#33 - Cigarette Smoke Exposure Upregulation of Phospholipase A₂ Metabolic Pathway Expression in the Bladder as a Promoter of Tumorigenesis

Author #1

Abstract

Cigarette smoking remains the leading cause of preventable death and disease in the United States. Despite known risks, 42.1 million Americans continue to smoke, making research into tobacco-related pathologies relevant and necessary. We previously discovered that cigarette smoke exposure leads to tumor progression in the breast via platelet activating factor (PAF) and other phospholipase A₂ (PLA₂) metabolic pathways. In addition, pilot studies in the bladder have shown urothelial cell destruction, promoting a tumorigenic environment. Cigarette smoking has been identified as a primary risk factor for developing bladder cancer, yet the pathways involved remains to be elucidated. Our results in the breast and the lack of research in the bladder have led us to examine the PLA2metabolite, prostaglandin E₂ (PGE₂), cyclooxygenase-2 (COX-2), 15-prostaglandin hydrogenase (15-PGDH), and prostaglandin E-synthase (PGES). We will observe the expression of these proteins in mouse bladder from nonsmokers and long-term smokers via immunohistochemistry. We hypothesize that we will see a significant increase in the expression of the PLA₂ pathway proteins when compared to the nonsmokers via immunohistochemical analysis. Our studies would show for the first-time evidence to support cigarette smoke exposure dysregulation of PLA₂ metabolite pathway. These studies could provide potential therapeutic targets for cigarette smoked-induced tumorigenesis and progression.

 
Nov 2nd, 10:20 AM Nov 2nd, 11:30 AM

#33 - Cigarette Smoke Exposure Upregulation of Phospholipase A₂ Metabolic Pathway Expression in the Bladder as a Promoter of Tumorigenesis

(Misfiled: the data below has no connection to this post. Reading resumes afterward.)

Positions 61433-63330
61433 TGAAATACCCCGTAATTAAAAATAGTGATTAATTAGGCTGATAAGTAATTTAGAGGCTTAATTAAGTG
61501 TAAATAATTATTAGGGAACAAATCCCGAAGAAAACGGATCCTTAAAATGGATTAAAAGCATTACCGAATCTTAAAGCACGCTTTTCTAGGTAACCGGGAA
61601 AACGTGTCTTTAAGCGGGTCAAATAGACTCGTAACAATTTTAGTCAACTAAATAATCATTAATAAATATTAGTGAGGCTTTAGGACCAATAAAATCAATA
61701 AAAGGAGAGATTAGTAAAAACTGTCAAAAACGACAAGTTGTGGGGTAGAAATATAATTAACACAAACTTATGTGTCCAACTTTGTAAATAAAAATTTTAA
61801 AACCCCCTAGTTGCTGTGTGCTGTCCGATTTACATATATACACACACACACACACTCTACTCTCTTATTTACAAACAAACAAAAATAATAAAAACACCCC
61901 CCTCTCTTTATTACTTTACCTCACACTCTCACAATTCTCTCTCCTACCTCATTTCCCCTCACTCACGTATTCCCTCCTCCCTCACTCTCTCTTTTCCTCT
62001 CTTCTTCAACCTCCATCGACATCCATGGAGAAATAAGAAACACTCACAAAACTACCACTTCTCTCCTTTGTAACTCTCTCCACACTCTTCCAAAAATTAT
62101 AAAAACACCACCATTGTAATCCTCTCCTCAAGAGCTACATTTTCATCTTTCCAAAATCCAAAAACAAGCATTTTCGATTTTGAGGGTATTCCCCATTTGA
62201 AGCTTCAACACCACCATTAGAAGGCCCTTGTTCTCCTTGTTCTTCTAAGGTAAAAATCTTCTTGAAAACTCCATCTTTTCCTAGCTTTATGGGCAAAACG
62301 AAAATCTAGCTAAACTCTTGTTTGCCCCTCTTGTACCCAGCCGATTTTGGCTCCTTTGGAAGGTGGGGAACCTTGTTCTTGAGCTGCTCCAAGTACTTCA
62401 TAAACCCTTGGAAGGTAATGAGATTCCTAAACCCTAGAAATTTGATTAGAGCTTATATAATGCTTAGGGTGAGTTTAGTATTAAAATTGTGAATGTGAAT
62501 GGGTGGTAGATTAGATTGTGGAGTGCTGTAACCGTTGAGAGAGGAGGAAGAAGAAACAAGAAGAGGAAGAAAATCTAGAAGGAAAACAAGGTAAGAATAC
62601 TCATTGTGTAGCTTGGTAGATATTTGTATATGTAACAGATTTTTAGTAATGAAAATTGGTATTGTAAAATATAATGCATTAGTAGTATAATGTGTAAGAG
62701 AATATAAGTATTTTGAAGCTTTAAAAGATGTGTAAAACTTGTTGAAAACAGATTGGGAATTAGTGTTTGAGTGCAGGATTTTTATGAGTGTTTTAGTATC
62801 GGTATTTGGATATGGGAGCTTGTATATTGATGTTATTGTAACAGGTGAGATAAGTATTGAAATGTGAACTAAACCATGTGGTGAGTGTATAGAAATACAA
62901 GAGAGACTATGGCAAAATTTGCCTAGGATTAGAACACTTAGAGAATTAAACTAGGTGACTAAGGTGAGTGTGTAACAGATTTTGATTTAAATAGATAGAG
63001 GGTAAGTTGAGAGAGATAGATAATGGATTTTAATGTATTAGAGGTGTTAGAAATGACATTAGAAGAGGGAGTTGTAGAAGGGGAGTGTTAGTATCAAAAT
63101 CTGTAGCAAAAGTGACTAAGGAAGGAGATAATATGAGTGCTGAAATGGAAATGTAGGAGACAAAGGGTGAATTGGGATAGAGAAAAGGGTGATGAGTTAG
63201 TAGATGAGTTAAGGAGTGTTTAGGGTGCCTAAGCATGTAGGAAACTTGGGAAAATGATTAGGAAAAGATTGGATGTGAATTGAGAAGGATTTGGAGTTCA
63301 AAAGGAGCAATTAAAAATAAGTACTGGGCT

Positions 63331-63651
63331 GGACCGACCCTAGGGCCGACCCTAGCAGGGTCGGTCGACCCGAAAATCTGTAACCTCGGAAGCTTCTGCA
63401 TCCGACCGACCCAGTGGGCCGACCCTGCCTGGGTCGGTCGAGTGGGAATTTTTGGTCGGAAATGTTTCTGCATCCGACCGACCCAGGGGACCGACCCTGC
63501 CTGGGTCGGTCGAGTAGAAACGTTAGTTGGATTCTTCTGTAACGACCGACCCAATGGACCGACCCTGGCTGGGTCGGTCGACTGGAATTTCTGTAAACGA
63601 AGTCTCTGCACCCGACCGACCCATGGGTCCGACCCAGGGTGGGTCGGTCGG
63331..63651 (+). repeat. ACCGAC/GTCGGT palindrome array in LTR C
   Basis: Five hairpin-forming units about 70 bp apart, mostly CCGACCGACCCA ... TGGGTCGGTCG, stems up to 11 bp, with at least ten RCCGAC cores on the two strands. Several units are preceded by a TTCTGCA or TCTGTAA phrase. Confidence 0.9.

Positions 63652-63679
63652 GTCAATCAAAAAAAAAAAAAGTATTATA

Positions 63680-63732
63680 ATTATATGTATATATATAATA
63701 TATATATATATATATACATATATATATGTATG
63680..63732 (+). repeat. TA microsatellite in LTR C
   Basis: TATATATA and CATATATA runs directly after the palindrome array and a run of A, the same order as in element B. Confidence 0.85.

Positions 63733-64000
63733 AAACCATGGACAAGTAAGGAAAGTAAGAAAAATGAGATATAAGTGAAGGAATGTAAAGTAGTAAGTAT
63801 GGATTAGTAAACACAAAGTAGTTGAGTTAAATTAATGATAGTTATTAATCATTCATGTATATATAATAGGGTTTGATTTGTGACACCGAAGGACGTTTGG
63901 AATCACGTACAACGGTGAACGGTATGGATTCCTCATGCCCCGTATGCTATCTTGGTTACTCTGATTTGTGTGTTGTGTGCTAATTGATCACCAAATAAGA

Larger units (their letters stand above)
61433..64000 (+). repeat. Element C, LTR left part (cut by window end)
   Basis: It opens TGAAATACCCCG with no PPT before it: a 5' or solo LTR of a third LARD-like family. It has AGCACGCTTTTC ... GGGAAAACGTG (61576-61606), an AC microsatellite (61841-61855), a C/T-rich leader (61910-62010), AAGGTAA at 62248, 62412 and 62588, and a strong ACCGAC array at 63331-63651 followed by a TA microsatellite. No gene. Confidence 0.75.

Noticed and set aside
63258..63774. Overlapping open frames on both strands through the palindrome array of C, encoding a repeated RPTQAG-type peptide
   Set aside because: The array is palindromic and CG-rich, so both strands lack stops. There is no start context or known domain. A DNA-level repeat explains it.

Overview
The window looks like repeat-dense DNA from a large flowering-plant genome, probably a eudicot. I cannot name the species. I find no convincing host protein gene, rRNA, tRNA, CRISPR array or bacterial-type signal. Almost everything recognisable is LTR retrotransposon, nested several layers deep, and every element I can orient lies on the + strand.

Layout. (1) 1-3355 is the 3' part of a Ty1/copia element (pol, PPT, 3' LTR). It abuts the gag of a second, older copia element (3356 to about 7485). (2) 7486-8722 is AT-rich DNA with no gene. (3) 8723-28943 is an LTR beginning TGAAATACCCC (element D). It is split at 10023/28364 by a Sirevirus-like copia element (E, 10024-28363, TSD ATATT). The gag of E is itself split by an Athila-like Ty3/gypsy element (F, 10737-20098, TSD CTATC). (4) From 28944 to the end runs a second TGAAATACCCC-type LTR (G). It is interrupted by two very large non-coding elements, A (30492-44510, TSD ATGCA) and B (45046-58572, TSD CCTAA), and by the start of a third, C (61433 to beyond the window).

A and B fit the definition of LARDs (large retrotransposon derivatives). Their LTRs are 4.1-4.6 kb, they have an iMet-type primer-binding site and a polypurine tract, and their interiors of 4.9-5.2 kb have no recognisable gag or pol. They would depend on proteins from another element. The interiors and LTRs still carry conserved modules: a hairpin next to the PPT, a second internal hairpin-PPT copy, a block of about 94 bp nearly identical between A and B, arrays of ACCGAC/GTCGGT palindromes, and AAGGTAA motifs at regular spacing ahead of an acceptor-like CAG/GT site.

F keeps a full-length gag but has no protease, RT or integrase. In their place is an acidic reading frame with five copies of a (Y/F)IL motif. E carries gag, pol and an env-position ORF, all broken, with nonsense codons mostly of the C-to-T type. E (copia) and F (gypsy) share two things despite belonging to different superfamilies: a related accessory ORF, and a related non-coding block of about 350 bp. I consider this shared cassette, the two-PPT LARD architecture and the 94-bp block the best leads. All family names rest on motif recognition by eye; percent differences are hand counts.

Cleveland Ballroom

Cigarette smoking remains the leading cause of preventable death and disease in the United States. Despite known risks, 42.1 million Americans continue to smoke, making research into tobacco-related pathologies relevant and necessary. We previously discovered that cigarette smoke exposure leads to tumor progression in the breast via platelet activating factor (PAF) and other phospholipase A₂ (PLA₂) metabolic pathways. In addition, pilot studies in the bladder have shown urothelial cell destruction, promoting a tumorigenic environment. Cigarette smoking has been identified as a primary risk factor for developing bladder cancer, yet the pathways involved remains to be elucidated. Our results in the breast and the lack of research in the bladder have led us to examine the PLA2metabolite, prostaglandin E₂ (PGE₂), cyclooxygenase-2 (COX-2), 15-prostaglandin hydrogenase (15-PGDH), and prostaglandin E-synthase (PGES). We will observe the expression of these proteins in mouse bladder from nonsmokers and long-term smokers via immunohistochemistry. We hypothesize that we will see a significant increase in the expression of the PLA₂ pathway proteins when compared to the nonsmokers via immunohistochemical analysis. Our studies would show for the first-time evidence to support cigarette smoke exposure dysregulation of PLA₂ metabolite pathway. These studies could provide potential therapeutic targets for cigarette smoked-induced tumorigenesis and progression.